It should be clear from the foregoing discussion that devaluing the Freedoms' and the Dormant Commerce Clause's theoretical gateway for judge-made federal choice-of-law rules is not to say that choice-of-law is not a federal task. On the contrary, the main and clearest recommendation this paper might give (like others before) is that choice-of-law in a federal system should be federalized. But the US federal courts have the power to craft federal choice-of-law rules under the Full Faith & Credit Clause anyway, and the ECJ would be overwhelmed by this task. The point is that the task of making federal choice-of-law rules is best assumed by, and in both the EU and the US constitutionally vested in, the federal legislator.
The question of who should make choice-of-law rules was not the only aspect of choice-of-law in a federal system that this paper dealt with. I tried to identify some of the considerations that should guide the federal legislator, or else the federal courts, in crafting choice-of-law rules for the federal system. In other words, this paper was also concerned with the question of what choice-of-law rules should look like. Factors to be taken into account in forging choice-of-law rules include "state" interests derived from general federalism ideas, and "private" interests discussed in connection with the burden-test.
The discussion of the burden-test and choice-of-law in the European literature has been helpful in making the discussion of choice-of-law policy in Europe more pragmatic. For the rest, however, it seems that the European scholars have engaged in a largely futile attack on some minor aspects of a system which is flawed in its general setup. It looks almost like an act of desperation to scrutinize national choice-of-law rules under a highly complicated burden-test analysis with, usually, little results, while the real problem is that choice-of-law rules in the EU, as in the US, are still state rules (as opposed to federal rules). In an ideal federal system, choice-of-law rules should not be subject to the burden-test simply because they are federal rules (although the considerations discussed under the burden-test would remain pertinent for the legislator). As long as we have to live with state choice-of-law rules, scrutinizing these rules under burden-test analysis would amount to a waste of resources. If a purely doctrinal and mechanical application of the burden-test demands that state choice-of-law rules be scrutinized under the burden-test to the extent advocated by many scholars, this is just one more reason to reconsider the broad understanding of the burden-test.
This paper could not address many interesting details. One of them was the treatment of harmonized law in choice-of-law. Another "detail" that could not be addressed were the many specificities of individual federal systems and internal markets. Their constitution may contain more specific indications as to how the issues raised in this paper should be treated in that particular system. For example, this paper did not address the question if, e.g., the EC Treaty departs from an overall efficiency analysis in that it puts market integration before certain other interests, such that in a burden-test analysis, market integration concerns would automatically trump these other interests, or at least deserve significantly more weight (as opposed to an open-ended overall efficiency analysis).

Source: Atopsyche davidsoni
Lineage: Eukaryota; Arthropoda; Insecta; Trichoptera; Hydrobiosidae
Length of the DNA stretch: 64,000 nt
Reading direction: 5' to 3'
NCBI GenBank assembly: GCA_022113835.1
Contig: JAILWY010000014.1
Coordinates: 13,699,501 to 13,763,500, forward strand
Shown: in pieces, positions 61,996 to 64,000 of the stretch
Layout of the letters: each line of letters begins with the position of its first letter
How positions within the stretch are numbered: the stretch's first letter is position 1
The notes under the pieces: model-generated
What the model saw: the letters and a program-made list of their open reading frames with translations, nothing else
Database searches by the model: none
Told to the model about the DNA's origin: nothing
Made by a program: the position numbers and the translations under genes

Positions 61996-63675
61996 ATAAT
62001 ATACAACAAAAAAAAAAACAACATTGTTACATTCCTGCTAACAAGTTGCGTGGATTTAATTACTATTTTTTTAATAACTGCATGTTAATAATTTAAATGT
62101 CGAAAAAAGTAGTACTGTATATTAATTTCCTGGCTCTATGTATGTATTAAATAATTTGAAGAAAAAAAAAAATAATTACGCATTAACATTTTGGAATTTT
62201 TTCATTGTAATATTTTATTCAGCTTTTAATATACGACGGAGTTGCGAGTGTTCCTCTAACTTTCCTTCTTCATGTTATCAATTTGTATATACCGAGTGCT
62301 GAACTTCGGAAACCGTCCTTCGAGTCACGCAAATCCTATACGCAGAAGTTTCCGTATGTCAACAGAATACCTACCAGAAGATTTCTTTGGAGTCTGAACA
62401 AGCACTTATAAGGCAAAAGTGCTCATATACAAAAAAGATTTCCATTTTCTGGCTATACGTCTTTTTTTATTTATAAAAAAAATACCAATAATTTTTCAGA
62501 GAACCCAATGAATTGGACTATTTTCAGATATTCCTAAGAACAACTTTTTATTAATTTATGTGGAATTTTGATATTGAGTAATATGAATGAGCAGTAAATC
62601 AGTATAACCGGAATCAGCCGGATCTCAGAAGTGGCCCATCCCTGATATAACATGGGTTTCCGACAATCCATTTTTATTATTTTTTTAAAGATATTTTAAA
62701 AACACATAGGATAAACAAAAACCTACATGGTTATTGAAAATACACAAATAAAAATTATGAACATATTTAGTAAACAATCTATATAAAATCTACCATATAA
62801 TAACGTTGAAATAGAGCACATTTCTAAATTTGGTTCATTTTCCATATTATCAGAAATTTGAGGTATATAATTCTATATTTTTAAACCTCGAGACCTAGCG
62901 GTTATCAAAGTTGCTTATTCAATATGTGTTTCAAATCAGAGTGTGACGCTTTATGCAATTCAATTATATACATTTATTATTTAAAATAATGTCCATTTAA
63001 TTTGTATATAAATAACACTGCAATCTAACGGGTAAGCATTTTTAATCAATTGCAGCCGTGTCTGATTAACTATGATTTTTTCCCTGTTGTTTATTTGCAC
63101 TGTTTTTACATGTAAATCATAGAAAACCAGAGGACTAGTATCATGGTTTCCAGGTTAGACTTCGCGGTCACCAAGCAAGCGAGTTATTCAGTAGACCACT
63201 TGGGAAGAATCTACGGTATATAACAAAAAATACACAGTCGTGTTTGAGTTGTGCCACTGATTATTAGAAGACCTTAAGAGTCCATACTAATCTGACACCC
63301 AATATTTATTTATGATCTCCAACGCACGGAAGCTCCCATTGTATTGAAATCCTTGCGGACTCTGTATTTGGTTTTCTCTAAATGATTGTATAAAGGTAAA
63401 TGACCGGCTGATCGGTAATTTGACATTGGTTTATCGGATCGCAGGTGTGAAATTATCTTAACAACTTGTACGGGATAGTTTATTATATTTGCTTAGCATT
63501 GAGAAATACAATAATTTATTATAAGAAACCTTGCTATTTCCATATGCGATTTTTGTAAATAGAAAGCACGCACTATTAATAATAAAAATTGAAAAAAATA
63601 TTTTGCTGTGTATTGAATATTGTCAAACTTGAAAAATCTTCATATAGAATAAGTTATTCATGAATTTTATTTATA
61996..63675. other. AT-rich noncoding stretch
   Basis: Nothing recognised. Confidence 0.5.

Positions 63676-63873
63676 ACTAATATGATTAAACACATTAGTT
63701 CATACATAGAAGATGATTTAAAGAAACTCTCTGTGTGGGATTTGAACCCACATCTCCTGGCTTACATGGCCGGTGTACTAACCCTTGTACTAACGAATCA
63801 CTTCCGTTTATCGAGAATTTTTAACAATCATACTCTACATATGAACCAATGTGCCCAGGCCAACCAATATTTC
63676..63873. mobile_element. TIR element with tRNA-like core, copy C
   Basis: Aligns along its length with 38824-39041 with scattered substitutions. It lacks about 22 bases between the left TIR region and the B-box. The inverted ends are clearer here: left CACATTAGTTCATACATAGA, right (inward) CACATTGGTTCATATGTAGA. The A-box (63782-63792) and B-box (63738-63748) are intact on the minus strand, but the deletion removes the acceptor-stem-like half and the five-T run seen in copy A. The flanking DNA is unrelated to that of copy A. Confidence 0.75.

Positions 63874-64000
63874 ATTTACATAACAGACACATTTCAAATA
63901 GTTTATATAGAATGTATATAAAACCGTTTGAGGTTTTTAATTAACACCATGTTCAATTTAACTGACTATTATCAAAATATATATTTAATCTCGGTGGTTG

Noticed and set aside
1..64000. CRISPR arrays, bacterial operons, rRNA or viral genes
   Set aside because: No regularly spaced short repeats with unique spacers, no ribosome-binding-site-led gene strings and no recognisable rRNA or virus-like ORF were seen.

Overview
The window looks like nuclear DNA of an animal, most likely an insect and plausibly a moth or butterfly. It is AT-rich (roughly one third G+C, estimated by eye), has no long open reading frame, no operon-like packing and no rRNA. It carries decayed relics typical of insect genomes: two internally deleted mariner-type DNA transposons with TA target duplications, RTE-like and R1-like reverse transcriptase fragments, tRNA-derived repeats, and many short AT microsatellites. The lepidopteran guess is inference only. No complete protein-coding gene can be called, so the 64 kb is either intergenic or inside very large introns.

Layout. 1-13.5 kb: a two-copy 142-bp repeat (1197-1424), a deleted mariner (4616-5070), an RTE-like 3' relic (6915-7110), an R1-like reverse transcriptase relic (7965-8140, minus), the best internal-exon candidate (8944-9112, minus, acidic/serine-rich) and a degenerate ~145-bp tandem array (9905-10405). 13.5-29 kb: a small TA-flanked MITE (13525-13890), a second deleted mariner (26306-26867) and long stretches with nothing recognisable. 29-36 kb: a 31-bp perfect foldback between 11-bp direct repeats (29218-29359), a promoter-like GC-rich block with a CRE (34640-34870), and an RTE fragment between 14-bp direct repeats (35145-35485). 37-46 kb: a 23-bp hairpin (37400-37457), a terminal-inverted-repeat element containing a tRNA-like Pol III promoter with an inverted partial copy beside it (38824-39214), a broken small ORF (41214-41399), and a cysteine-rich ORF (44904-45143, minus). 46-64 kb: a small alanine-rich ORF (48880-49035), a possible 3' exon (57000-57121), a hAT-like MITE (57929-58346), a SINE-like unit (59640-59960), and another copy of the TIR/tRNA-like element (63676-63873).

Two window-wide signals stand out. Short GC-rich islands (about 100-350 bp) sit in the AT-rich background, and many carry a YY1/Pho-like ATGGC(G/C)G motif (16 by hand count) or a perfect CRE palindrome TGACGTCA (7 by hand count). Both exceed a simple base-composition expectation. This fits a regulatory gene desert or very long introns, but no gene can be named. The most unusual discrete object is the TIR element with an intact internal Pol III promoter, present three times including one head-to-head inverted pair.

Lastly, this paper could not explicitly address the respective role of choice-of-law and substantive federal laws in the integration process.253 Finding sensible approaches to the horizontal inter-state relations might help easing the vertical tension between the states and the federal government. This paper shows, though, that the possibilities of choice-of-law are limited. As we have seen when discussing the many conflicting interests arising in a system of legislative diversity, choice-of-law cannot resolve these conflicts, it can only alleviate them to a limited extent. A market-integrating federal choice-of-law rule might sometimes be even worse from a federalistic perspective than a substantive federal rule. In the case of a substantive federal rule, any state, or representatives from the state, can at least participate in the legislative process of forging that substantive rule. In contrast, if a federal choice-of-law rule allocates legislative authority badly, a state whose policies are undermined by the choice-of-law rule is left entirely to the mercy of those other states whose law will be applicable under the rule.254
Given that choice-of-law has been a declining discipline in the last decades, and has been seen by many as a fascinating but in practice irrelevant discipline, my final hope is that this paper may also have given the reader the feeling that, and why, choice-of-law rules are, after all, important, and that thinking about them is worth the time.
253 See generally Giorgio Gaja, Peter Hay & Ronald D. Rotunda, Instruments for Legal Integration in the European Community - A Review, in Integration Through Law vol. 1 bk. 2, 113 (Mauro Cappelletti, Monica Secombe & Joseph Weiler eds. 1986).
254 Cf. Pielemeier, supra note 59, 1314-1315.